The Appellant is a Jamaican national, born in 1991. He came to the UK in December 2001 and has lived here since then. The Appellant's mother is a lesbian who was persecuted by gang members in Jamaica, at whose hands both the Appellant and his mother suffered violence, harassment and assault. The Appellant and his mother were granted indefinite leave to remain in the UK as refugees in October 2003. The Appellant committed several criminal offences between 2005 and 2012. In June 2012, the Appellant was convicted of assault causing actual bodily harm for which he was sentenced to two years in a young offender's institution. As a result, the Appellant is a foreign criminal who qualifies for automatic deportation under the UK Borders Act 2007.
There is a real risk to the Appellant of inhuman or degrading treatment, contrary to article 3 of the European Convention on Human Rights in urban but not rural parts of Jamaica. So, the Appellant's deportation to Jamaica by the Secretary of State for the Home Department would be unlawful unless the Appellant "can reasonably be expected to stay" in the rural areas of Jamaica. This is known as "internal relocation".
The issues in this case are as follows:
• Whether the Appellant's criminal conduct is a factor relevant to determining if he could reasonably be expected to stay in a rural area of Jamaica, based on a value judgment of what is "due" to him as a criminal.
• Did the First–tier Tribunal Judge err in holding that the Appellant could not reasonably be expected to stay in a rural area of Jamaica?
• Whether the First–tier Tribunal Judge erred in her assessment of sections 117C(4)(b)–(c) of the Nationality, Immigration and Asylum Act 2003 and para 399A(b)–(c) of the Immigration Rules in finding that the Appellant is socially and culturally integrated in the UK and there would be very significant obstacles to his integration in Jamaica.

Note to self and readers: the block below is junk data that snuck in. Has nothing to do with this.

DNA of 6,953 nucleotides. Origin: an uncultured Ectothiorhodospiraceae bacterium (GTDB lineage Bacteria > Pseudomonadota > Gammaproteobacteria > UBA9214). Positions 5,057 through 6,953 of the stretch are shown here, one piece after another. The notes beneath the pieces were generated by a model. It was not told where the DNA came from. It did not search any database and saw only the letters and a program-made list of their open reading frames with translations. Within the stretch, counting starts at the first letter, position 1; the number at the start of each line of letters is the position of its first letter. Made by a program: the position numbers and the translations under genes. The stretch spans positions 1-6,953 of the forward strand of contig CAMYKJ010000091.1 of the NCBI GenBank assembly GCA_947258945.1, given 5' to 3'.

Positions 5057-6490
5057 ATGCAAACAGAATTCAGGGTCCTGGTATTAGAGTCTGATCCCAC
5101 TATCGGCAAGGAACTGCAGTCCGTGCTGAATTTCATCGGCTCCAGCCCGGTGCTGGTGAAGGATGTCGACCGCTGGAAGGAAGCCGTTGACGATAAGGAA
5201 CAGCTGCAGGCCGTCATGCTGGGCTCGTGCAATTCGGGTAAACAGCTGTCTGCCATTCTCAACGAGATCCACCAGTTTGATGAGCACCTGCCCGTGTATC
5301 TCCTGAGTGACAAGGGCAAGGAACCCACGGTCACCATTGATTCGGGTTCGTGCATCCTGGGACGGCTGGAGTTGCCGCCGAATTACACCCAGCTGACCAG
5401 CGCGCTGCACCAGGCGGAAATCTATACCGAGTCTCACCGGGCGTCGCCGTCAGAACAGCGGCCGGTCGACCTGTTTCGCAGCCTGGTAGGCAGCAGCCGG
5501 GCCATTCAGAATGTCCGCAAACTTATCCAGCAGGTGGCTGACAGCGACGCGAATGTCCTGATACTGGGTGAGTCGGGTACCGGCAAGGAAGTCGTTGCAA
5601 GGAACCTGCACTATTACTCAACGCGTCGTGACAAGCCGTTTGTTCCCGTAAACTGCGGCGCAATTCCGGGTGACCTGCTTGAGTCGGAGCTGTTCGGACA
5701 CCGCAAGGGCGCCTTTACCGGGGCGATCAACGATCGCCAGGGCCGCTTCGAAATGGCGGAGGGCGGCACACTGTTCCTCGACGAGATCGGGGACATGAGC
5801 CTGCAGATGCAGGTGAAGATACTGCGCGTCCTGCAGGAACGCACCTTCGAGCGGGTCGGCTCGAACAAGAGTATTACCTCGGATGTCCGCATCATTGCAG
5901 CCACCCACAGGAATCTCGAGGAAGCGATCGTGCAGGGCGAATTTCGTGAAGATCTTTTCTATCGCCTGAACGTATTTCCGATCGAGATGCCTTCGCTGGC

• Whether the First–tier Tribunal Judge erred in law in embarking on a freestanding assessment of article 8 ECHR applying the wrong test and failing to give sufficient weight to the public interest in the Appellant's deportation.
Held – Appeal unanimously allowed.
Reasons for the Judgment:
In respect of the first issue, the Court found that the correct approach to the question of internal relocation is a holistic assessment involving specific reference to the individual's personal circumstances, including past persecution, psychological and health conditions, family and social situation and survival capacities. It should not take into account what is "due" to the person as a criminal.
In respect of the second issue, the Court found that the First–tier Tribunal Judge did not err in holding that the Appellant could not reasonably be expected to stay in a rural area of Jamaica, since this was the logical consequence of her findings, based on medical evidence, that the Appellant was in need of long–term psychological treatment. The First–tier Tribunal Judge also relied on her findings that the Appellant had no family or personal connections anywhere in Jamaica, and no familiarity with anywhere outside of Kingston.
In respect of the third issue, the Court found that the First–tier Tribunal Judge did not err in relation to the Appellant's social and cultural integration in the UK, as this is a fact–sensitive determination. Furthermore, the First–tier Tribunal Judge did not err in relation to the "very significant obstacles" to the Appellant's integration in Jamaica, having considered in "meticulous detail" the Appellant's history of mental illness and trauma, and need for long–term psychological care.
In respect of the fourth issue, the Court found no error of law by the First–tier Tribunal Judge on the basis that she is an "expert tribunal judge" who "in substance directed herself in accordance with the applicable statutory test".
The Court allowed all grounds of this appeal.